Suunto is committed to achieving Level AA conformance for this website in conformance with the Web Content Accessibility Guidelines (WCAG) 2.0 and achieving compliance with other accessibility standards. Please contact Customer Service at USA +1 855 258 0900 (toll free), if you have any issues accessing information on this website.


How does sleep tracking with my Suunto 9 work?

The sleep data of your Suunto 9 includes two different aspects:

  • Sleep duration
  • Average HR during sleep

Sleep duration is measured via an accelerometer, a motion-sensor which detects movement from your wrist. Based on your bedtime and your movements within that timeframe, the watch detects if you are sleeping. Your bedtime consists of two values – the earliest time you usually go to sleep and the latest time you usually wake up.

Sleep overview

Learn in the user guide topic Sleep tracking how to activate sleep tracking and set your bedtime.

Based on your movement, the watch also determines when you are in deep sleep (time with no movement) and when you are awake during the night (time with significant movement). The deep sleep and time awake durations can be viewed from your sleep summary.

Note: The sleep duration is an estimation, and movement while sleeping may affect the accuracy of the measurement. The accuracy may vary from person to person also based on how much you normally move while sleeping.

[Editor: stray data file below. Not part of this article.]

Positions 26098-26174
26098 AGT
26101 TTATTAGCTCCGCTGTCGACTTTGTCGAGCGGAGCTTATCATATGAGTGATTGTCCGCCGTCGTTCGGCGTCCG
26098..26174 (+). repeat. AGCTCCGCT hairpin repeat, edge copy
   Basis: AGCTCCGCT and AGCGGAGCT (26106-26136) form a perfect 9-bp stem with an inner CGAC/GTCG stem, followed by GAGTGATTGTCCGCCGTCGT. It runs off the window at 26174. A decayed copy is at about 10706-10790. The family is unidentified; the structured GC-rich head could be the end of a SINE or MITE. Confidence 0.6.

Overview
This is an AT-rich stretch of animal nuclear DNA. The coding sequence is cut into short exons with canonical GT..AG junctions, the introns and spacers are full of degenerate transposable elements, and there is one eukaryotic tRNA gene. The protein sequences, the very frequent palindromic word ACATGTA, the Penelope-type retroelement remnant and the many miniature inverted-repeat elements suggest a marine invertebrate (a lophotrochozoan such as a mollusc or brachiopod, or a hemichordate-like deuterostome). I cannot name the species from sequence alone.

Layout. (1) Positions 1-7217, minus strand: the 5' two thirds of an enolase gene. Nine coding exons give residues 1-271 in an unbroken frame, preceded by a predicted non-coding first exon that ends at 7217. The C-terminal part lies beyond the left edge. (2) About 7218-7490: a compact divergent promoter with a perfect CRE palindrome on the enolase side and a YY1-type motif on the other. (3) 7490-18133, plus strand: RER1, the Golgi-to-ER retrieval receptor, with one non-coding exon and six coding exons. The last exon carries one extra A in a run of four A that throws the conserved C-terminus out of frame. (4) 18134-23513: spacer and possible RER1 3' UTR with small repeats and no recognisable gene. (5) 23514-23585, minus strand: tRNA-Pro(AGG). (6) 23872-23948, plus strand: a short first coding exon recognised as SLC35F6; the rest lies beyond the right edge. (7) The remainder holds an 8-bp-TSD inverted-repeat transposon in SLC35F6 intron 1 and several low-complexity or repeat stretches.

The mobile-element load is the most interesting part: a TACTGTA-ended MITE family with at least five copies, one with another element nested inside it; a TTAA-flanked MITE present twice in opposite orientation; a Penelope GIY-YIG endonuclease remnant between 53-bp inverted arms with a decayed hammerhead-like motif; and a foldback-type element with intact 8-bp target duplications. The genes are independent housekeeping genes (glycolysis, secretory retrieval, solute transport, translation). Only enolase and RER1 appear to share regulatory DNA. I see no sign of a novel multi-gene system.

Your average heart rate during sleep is a valuable indicator for how well your body recovers after workouts. View a 7-day overview of your average heart rate during sleep in sleep insight. To see the exact stats for each night, press the right lower button while in the average sleep display.

7-day sleep duration overview

Note: As your heart rate data is measured from your wrist, the way you wear your watch may influence the wrist heart rate readings.

The following tips may help:

  • Wear your watch directly against your skin. No clothing, however thin, can be between the sensor and your skin.
  • Don’t wear the watch too tight to make sure that the blood flow is not affected. If worn too tight, less blood flows through tissue which may affect the measurement accuracy.
  • Wear the watch higher on your arm than where watches are normally worn. The sensor reads blood flow through tissue. The more tissue it can read, the better.
  • Arm movements and flexing muscles can change the accuracy of the sensor readings.
  • When your heart rate is very low, the sensor may not be able to provide stable readings.
  • Darker skin pigmentation and tattoos can block light and prevent reliable readings from the optical sensor.

Learn more about how wrist heart rate measurement works in the user guide article Optical heart rate and in the following article: What should you know about wrist heart rate?